- The fight from Republicans in Congress was never about reducing the deficit. As President Obama said earlier, “There’s nothing serious about a plan that claims to reduce the deficit by spending a trillion dollars on tax cuts for millionaires and billionaires.” The congressional GOP could have attempted what Sen. Tom Coburn (R-Okla.) is attempting, to find genuine examples of waste, fraud and abuse to cut. It could have voted—for the past thirty years—to trim military spending, reining in federal contractors. It could have eliminated tax breaks, unneeded by any measure, for Big Oil. It could have voted against the Iraq War. It could have reined in the intelligence establishment, which failed to prevent 9/11 and was rewarded for failure by more far-flung billions than ever, with the massive additional layer of bureaucracy known as the Department of Homeland Security. Congress could even have opted to run itself more frugally.
- Instead, the Republican apparatus in government has worked, often behind the scenes, to drive up the cost of government more, regardless of the wishes of ordinary Republican voters. Every delay in Congress adds to the cost of government—added on top of other damage done in delaying needed legislation (the FAA is a prime example). Every delay in confirming judges and other federal appointees adds to the cost of running the agencies involved, and this GOP has delayed judicial confirmations and backlogged the courts more than any other party in U.S. history. The delay in raising the debt ceiling alone cost U.S. taxpayers billions. Furthermore, top GOPers have resisted efforts to make large federal contracts (mainly in military-security spending) more competitive, sometimes while simultaneously resisting efforts to exempt small contracts from competition. All this, of course, comes on top of the massive trillion-dollar hole of two wars and tax breaks for the wealthy and corporations, all funneled into effect by the GOP with some acquiescent Democrats.
- The fight was never over the national debt. What GOPer has seriously called (publicly) for refusing to pay the interest, let alone the principle, on U.S. Savings Bonds bought by Americans or by other people? Come to think of it, what Republican in office has mentioned U.S. Savings Bonds recently?
- Conclusory statement: Regardless of ‘red-meat’ campaign rhetoric, the GOP in office never strays far from the Wall Street fold. If you really want to analyze current GOP politics you can forget guns, god and gays.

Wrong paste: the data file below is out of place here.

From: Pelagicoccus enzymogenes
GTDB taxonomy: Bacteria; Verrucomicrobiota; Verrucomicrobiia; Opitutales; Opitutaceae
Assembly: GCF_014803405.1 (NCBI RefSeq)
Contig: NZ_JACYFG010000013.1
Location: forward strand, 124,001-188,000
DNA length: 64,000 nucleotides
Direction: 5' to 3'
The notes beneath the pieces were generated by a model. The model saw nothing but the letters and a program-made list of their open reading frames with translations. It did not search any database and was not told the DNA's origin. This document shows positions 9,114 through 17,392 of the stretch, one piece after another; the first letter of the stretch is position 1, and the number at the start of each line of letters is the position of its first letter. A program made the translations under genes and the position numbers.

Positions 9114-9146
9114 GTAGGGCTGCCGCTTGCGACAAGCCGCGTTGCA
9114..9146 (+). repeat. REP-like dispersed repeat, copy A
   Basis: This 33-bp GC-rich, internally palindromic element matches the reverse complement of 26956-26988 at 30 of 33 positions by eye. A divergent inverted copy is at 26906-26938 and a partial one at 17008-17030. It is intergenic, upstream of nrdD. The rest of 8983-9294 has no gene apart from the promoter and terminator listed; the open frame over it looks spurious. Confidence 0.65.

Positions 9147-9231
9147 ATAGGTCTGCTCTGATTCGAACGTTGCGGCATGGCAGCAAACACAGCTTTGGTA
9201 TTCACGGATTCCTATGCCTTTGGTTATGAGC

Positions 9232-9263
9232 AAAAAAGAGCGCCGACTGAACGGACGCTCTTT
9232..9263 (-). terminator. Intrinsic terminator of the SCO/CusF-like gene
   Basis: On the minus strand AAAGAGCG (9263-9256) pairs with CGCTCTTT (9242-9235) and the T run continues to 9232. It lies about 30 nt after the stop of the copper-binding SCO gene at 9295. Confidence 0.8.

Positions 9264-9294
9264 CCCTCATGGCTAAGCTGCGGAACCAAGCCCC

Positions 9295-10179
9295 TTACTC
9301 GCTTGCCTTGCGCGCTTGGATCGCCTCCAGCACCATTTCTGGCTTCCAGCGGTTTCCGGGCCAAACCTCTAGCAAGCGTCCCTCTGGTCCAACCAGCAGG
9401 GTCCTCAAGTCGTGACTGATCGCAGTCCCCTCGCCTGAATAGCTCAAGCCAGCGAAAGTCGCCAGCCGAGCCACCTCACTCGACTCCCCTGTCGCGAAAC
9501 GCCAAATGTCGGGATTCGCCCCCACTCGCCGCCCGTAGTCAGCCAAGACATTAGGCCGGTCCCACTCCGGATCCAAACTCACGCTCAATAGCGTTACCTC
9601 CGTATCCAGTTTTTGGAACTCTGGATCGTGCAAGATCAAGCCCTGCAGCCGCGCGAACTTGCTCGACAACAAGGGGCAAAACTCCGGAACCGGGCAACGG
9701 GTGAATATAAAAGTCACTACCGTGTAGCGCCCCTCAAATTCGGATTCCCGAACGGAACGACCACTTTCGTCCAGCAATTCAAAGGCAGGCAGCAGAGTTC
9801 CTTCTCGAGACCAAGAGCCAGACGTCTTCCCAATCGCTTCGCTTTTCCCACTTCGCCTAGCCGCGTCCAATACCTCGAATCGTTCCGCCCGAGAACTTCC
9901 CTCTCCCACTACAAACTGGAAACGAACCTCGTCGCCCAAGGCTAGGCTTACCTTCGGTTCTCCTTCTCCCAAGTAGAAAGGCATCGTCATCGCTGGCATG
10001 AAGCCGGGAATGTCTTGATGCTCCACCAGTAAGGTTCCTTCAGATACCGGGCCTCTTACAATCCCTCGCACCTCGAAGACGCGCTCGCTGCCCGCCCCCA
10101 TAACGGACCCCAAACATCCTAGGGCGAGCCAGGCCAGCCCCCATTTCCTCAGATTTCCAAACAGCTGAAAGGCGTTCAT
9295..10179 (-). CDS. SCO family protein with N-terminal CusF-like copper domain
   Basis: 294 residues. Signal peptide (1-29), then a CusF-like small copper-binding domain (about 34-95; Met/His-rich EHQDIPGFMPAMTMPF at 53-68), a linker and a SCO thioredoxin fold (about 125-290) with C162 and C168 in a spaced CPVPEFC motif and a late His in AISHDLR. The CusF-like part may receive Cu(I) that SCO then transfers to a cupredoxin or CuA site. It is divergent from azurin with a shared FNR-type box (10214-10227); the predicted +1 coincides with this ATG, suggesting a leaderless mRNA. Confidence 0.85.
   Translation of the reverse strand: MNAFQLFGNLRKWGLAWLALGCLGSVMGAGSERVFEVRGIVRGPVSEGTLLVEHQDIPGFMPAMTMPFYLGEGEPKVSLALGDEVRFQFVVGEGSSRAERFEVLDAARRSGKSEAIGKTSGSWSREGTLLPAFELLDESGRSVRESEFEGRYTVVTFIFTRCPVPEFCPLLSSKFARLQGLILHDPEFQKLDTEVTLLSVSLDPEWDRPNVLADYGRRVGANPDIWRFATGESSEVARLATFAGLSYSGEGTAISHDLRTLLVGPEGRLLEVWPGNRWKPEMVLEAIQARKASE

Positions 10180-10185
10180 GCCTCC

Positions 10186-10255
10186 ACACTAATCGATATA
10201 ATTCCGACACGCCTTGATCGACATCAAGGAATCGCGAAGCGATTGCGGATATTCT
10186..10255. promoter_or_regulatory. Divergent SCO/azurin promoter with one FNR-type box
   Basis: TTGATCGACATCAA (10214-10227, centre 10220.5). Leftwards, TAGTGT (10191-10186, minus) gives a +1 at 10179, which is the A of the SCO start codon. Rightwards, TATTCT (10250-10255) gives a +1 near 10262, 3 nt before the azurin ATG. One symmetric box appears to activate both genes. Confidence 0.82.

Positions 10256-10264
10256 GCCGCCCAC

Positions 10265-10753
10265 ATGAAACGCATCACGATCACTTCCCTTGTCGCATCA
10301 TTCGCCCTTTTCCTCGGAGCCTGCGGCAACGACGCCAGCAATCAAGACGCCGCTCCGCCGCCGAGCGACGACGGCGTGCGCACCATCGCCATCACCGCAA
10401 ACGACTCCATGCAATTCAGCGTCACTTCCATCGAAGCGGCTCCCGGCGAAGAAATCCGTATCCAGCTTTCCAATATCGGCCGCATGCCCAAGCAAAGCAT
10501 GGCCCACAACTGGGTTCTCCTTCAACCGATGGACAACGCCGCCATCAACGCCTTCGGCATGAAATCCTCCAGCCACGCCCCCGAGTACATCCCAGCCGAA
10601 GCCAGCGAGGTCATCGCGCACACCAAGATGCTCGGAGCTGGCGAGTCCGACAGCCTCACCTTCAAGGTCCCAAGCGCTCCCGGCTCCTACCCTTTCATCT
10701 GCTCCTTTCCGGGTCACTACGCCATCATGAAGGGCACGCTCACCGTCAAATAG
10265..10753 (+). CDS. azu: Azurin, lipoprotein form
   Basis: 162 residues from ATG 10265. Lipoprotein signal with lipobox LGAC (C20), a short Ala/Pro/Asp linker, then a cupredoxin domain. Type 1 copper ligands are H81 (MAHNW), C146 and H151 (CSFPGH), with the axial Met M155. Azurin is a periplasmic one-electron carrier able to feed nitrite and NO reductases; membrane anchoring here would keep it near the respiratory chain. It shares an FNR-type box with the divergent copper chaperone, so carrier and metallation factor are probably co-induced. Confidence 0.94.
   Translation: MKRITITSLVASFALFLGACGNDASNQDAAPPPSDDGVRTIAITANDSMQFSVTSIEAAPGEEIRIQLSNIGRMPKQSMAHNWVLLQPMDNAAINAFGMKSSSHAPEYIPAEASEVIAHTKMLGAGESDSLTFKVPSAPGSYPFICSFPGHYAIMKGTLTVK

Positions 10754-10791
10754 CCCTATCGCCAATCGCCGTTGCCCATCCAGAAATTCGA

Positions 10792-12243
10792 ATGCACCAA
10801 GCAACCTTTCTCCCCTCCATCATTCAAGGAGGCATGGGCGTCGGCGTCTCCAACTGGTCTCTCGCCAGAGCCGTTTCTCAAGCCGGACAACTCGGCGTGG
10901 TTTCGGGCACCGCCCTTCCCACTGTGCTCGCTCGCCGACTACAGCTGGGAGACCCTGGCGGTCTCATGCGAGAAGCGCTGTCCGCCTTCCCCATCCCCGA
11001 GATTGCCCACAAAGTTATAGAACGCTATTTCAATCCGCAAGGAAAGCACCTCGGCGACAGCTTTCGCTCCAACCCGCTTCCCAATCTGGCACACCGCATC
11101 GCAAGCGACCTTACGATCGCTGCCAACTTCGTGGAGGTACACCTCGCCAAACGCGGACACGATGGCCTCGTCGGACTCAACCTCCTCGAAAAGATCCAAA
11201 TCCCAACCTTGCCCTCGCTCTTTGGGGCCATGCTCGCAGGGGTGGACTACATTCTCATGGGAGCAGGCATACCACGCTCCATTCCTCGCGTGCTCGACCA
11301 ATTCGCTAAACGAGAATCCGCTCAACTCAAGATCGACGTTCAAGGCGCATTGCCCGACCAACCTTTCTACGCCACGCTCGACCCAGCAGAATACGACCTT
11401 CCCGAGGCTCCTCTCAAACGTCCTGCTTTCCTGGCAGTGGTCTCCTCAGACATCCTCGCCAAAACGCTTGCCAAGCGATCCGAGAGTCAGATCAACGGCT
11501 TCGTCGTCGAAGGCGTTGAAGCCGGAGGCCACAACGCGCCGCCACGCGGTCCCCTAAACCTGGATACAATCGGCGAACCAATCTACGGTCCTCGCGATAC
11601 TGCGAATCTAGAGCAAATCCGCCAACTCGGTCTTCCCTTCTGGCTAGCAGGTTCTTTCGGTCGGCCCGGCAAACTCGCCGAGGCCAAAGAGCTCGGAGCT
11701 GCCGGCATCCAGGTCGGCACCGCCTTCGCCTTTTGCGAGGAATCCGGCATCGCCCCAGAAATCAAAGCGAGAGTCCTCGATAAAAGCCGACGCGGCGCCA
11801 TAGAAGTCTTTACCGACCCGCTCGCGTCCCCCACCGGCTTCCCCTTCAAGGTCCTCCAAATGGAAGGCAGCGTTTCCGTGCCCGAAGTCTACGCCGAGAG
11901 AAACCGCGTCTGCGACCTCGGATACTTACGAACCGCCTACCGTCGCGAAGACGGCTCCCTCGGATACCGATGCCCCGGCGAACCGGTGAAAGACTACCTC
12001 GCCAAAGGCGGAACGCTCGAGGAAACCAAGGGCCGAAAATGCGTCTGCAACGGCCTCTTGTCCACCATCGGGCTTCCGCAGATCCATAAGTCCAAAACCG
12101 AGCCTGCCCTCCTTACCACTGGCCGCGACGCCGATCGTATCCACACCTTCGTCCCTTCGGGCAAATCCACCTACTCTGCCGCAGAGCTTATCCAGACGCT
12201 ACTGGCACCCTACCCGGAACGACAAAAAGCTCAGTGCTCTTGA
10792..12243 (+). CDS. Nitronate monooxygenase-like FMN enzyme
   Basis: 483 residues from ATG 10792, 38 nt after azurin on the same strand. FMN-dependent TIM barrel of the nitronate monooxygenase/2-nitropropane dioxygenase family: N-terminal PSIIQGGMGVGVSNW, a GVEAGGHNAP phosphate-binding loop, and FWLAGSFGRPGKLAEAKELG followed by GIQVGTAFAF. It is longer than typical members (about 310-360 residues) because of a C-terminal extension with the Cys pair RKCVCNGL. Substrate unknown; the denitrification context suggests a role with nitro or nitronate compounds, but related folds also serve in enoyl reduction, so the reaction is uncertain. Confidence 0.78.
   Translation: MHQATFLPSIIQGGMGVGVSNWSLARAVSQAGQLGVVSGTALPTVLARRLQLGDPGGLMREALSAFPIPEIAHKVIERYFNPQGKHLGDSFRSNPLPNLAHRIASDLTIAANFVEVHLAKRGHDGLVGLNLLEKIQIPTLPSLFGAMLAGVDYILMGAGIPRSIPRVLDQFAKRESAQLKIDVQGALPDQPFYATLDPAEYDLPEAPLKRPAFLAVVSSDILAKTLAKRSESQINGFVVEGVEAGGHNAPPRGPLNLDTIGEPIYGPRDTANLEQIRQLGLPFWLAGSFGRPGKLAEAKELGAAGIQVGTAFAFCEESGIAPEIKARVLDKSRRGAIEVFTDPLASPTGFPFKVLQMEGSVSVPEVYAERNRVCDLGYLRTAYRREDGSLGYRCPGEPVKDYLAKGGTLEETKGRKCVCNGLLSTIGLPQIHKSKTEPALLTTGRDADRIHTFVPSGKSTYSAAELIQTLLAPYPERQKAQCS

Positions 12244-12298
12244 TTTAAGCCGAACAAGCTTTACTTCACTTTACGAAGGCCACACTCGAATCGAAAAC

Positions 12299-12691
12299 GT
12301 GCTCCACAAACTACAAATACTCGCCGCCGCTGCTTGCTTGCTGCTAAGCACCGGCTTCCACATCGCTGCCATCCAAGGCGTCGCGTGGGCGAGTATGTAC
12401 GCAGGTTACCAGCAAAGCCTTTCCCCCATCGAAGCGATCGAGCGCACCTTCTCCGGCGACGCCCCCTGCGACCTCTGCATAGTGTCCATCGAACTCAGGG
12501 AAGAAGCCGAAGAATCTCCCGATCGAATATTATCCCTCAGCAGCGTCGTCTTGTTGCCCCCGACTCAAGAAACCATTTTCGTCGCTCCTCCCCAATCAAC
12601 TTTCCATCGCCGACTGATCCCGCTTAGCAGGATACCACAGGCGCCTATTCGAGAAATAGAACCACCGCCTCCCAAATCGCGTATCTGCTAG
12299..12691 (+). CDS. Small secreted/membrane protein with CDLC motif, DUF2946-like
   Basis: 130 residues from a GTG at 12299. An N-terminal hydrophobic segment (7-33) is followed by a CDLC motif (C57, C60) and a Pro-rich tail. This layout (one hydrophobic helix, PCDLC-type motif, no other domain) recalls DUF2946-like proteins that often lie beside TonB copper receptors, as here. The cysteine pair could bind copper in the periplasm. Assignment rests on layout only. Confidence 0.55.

- Second conclusory statement: Regardless of ‘the base,’ the middle class, or the rest of the electorate, Republican policy in office is about using the power of office to break the middle class. GOP honchos have tried to replace Social Security; they are trying to weaken Medicare and Medicaid, using Orwellianisms the while; they fought tooth and nail to prevent enlightened single-payer health coverage and to keep insurance companies the gatekeepers for health care. For three decades they have boosted corporate efforts to undermine pension plans. They support every corporate effort to jettison pensions and health benefits. Their financial policy, if you call it that, enabled the mortgage-derivatives industry to damage trillions of dollars worth of pension security. They support easy bankruptcy for corporations and impose stringent bankruptcy standards on the unemployed. They oppose every effort toward accountability and transparency (‘regulation’) in both government and corporate bureaucracies. They oppose every effort to protect ordinary people’s ability to seek redress for harm, harm up to and including death, in our taxpayer-funded courts. The strategy is to reduce the clout of the middle class—i.e. the bottom 90 percent of the population, as Inside Job puts it—and to make most of the population ever more dependent on the few. And when individual GOP congress members interrupt the over-all strategy on some particular legislation, they lose. The one exception to this big-picture GOP rule in his own way, the one congressional Republican who opposed the invasion of Iraq, Rep. Ron Paul (R-Tex.), is retiring from Congress.
All of this has passed largely unreported in the same news media that also missed (among other things) the lead-up to the Iraq War, the bubble and bust in the real estate boom, and the impending crisis in the mortgage-derivatives industry.
Thought for the week, passed along from Local 2336 of Communications Workers of America (CWA): “Do you remember when teachers, public employees, Planned Parenthood, NPR and PBS crashed the stock market, wiped out half of our 401K’s, took trillions in taxpayer funded bailouts, spilled oil in the Gulf of Mexico, gave themselves billions in bonuses and paid no taxes? YEAH, ME NEITHER!”
Side note: In what is being reported as bad news financially, Americans are spending less and saving more. Setting aside if one could that that is actually good news, what did they expect after the charade over what should have been a routine rise of the debt ceiling?
Did anyone catch the language coming out of Washington last month, along with the name-calling? Debtdebtdebtdebtdebtdebtdebt . . .